Skip to main content

Getting Siri-ous

When I first got an iPhone that supported the Siri voice-controlled assistant, I thought it was a bit of a gimmick. I did the usual stuff of asking it 'What is the answer to the ultimate question of life, the universe and everything?' and other silly questions. And then for a long time I didn't touch it. Which was a shame, because I have discovered it is really useful.

The thing is that I often think of something I need to do or remember while I'm out walking. It's one of the reasons I like walking the dog or going to the post office - I get my best ideas in the process. The natural thing to do is to stick something in my diary, or make a note... but it's a bit slow and fiddly on the move, especially if you've only one hand free. With Siri it's a piece of cake. In fact for quite a lot of entries, like the one I made to demonstrate the feature for this blog post, it's quicker to use Siri than it is to do it by hand, even if you are sitting at your desk.

What I said to Siri was 'Schedule tomorrow 9am blog post about Siri.' It came back with the response you see in the photo, offering me the meeting and pointing out I already had something in my diary at that time. All I had to do was press or say 'Yes' and the item was in my diary.

Of course like any voice recognition there are some words it will struggle with. But it's not bad at all, and for this kind of thing it really is very impressive. You can also do things like call someone or text them, find out where you are, get a route to a location and all sorts of other things, just by talking. I was truly sceptical, but with a little practice I wouldn't be without it.

Comments

Popular posts from this blog

Is 5x3 the same as 3x5?

The Internet has gone mildly bonkers over a child in America who was marked down in a test because when asked to work out 5x3 by repeated addition he/she used 5+5+5 instead of 3+3+3+3+3. Those who support the teacher say that 5x3 means 'five lots of 3' where the complainants say that 'times' is commutative (reversible) so the distinction is meaningless as 5x3 and 3x5 are indistinguishable. It's certainly true that not all mathematical operations are commutative. I think we are all comfortable that 5-3 is not the same as 3-5.  However. This not true of multiplication (of numbers). And so if there is to be any distinction, it has to be in the use of English to interpret the 'x' sign. Unfortunately, even here there is no logical way of coming up with a definitive answer. I suspect most primary school teachers would expands 'times' as 'lots of' as mentioned above. So we get 5 x 3 as '5 lots of 3'. Unfortunately that only wor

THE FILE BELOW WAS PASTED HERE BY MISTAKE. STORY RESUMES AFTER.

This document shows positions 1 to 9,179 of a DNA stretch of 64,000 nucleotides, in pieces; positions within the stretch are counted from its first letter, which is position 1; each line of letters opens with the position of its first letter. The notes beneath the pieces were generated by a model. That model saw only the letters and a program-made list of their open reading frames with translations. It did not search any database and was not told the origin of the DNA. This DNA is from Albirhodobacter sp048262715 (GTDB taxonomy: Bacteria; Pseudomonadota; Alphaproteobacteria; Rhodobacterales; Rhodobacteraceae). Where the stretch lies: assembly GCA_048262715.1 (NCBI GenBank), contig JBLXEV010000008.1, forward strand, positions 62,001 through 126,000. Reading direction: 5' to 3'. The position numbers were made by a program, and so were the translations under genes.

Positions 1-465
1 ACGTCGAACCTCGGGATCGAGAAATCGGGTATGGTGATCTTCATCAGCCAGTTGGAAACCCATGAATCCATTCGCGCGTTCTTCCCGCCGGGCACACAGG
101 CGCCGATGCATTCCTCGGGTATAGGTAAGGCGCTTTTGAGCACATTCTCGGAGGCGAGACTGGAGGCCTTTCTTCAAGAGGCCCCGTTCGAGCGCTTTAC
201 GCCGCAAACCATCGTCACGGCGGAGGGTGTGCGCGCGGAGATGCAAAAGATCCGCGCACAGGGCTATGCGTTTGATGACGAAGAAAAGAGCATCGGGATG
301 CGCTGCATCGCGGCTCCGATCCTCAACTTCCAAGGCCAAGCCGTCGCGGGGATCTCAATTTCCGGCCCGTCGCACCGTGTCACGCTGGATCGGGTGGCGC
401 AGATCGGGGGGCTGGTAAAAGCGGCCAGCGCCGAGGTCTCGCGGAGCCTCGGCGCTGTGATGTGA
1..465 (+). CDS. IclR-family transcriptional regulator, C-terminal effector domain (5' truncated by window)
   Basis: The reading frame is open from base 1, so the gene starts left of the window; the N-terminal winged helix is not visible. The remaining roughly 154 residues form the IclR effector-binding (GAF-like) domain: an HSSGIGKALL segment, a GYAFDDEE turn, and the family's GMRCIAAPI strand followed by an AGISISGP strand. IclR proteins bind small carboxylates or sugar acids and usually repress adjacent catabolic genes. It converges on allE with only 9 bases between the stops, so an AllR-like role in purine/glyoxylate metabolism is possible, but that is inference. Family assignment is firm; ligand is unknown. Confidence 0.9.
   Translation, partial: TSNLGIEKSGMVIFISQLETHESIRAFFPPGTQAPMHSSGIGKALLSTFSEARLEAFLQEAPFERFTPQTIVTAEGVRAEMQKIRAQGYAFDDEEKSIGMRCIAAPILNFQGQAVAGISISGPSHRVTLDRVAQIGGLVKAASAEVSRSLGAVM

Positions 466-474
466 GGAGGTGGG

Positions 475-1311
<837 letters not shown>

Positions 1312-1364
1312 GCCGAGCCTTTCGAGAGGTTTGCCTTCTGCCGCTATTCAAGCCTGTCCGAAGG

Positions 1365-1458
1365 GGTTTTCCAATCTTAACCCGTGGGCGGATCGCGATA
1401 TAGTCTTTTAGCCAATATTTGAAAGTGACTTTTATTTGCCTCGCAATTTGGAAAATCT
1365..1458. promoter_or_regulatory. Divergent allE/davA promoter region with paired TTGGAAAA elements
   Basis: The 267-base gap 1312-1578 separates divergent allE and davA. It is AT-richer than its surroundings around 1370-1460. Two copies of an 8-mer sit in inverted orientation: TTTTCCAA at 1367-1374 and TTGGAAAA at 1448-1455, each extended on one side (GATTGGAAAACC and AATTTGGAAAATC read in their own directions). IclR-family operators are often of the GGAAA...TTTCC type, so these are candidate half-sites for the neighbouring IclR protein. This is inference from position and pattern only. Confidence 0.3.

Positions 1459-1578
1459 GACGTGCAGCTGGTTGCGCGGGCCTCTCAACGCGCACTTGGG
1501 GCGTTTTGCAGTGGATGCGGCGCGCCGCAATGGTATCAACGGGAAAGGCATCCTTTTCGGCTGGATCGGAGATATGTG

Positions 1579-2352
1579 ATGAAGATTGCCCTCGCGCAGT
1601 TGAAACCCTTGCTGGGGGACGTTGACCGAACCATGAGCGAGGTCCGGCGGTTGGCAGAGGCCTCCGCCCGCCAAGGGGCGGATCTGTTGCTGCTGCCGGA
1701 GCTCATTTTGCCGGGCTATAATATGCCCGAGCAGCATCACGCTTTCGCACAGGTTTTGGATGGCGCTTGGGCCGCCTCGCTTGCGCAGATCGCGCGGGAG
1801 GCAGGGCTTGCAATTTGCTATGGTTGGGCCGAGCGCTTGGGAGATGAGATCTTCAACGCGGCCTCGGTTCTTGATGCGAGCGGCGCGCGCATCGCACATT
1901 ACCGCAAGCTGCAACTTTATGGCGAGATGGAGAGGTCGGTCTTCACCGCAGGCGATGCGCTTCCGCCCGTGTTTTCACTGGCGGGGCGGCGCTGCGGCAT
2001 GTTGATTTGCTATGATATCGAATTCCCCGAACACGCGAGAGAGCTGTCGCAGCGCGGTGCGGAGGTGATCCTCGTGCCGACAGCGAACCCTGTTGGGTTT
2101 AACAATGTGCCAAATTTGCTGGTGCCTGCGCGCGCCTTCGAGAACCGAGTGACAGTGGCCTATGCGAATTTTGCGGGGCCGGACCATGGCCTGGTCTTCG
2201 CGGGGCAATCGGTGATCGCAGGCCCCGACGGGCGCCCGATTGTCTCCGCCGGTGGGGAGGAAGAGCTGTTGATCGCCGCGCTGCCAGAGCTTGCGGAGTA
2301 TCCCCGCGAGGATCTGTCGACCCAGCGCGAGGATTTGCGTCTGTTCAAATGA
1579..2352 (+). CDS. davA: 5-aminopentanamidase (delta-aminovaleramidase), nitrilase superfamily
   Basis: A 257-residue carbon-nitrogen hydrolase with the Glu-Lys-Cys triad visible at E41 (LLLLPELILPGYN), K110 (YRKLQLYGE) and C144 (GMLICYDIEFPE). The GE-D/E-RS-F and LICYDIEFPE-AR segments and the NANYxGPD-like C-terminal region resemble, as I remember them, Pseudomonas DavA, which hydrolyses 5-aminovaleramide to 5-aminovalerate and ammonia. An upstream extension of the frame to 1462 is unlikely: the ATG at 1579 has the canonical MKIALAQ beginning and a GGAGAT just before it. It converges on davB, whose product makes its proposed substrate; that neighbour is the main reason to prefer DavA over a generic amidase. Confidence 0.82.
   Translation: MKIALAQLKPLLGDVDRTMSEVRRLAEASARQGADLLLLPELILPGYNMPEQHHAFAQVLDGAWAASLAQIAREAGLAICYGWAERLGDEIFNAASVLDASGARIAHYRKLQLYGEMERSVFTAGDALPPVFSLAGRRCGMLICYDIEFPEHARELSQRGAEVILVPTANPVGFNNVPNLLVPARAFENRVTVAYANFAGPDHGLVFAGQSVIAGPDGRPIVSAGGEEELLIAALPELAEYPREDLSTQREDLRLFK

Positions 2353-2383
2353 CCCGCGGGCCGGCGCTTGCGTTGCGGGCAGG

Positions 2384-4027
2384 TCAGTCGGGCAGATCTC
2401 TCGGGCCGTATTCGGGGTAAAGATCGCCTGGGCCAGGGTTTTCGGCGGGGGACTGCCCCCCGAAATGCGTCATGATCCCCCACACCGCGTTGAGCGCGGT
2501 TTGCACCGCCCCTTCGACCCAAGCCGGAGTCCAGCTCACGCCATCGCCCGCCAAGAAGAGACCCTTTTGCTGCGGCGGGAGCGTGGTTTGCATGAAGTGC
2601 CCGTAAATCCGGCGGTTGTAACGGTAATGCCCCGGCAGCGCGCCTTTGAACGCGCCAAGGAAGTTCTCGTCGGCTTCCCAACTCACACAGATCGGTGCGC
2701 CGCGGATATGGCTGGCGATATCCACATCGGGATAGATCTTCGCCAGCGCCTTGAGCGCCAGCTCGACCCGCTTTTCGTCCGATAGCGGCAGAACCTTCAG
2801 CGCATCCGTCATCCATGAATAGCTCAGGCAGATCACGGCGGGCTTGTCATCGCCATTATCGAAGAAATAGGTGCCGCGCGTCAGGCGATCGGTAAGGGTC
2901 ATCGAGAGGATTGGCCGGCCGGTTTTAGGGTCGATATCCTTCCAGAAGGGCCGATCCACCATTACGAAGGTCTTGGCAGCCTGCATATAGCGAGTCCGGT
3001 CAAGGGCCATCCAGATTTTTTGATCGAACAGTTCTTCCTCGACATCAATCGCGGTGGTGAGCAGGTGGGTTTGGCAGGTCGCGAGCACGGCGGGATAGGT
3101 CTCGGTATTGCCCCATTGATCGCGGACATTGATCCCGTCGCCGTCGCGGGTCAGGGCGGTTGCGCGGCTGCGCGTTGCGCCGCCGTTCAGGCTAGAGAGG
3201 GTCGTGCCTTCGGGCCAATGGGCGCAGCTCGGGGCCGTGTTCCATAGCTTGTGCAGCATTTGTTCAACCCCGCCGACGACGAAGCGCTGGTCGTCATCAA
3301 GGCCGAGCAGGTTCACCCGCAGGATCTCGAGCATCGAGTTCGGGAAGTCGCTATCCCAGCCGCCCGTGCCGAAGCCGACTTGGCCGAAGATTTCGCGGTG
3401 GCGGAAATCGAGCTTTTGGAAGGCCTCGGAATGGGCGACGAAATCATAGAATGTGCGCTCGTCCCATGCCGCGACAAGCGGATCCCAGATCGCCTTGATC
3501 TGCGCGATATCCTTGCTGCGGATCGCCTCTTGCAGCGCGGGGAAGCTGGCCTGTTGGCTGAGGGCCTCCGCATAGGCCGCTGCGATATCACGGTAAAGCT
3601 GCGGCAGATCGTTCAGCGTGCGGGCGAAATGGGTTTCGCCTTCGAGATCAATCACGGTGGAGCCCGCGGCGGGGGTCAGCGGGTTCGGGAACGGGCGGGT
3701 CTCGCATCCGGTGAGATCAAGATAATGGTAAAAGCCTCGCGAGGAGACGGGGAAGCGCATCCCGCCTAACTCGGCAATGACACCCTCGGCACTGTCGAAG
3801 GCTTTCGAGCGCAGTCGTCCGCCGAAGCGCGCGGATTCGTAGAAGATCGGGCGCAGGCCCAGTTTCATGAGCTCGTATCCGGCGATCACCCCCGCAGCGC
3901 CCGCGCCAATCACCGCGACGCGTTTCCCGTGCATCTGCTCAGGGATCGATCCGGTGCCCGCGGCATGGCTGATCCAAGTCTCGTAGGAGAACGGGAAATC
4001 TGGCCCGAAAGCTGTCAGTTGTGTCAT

Why I hate opera

If I'm honest, the title of this post is an exaggeration to make a point. I don't really hate opera. There are a couple of operas - notably Monteverdi's Incoranazione di Poppea and Purcell's Dido & Aeneas - that I quite like. But what I do find truly sickening is the reverence with which opera is treated, as if it were some particularly great art form. Nowhere was this more obvious than in ITV's recent gut-wrenchingly awful series Pop Star to Opera Star , where the likes of Alan Tichmarsh treated the real opera singers as if they were fragile pieces on Antiques Roadshow, and the music as if it were a gift of the gods. In my opinion - and I know not everyone agrees - opera is: Mediocre music Melodramatic plots Amateurishly hammy acting A forced and unpleasant singing style Ridiculously over-supported by public funds I won't even bother to go into any detail on the plots and the acting - this is just self-evident. But the other aspects need some ex

Which idiot came up with percentage-based gradient signs

Rant warning: the contents of this post could sound like something produced by UKIP. I wish to make it clear that I do not in any way support or endorse that political party. In fact it gives me the creeps. Once upon a time, the signs for a steep hill on British roads displayed the gradient in a simple, easy-to-understand form. If the hill went up, say, one yard for every three yards forward it said '1 in 3'. Then some bureaucrat came along and decided that it would be a good idea to state the slope as a percentage. So now the sign for (say) a 1 in 10 slope says 10% (I think). That 'I think' is because the percentage-based slope is so unnatural. There are two ways we conventionally measure slopes. Either on X/Y coordiates (as in 1 in 4) or using degrees - say at a 15° angle. We don't measure them in percentages. It's easy to visualize a 1 in 3 slope, or a 30 degree angle. Much less obvious what a 33.333 recurring percent slope is. And what's a 100% slope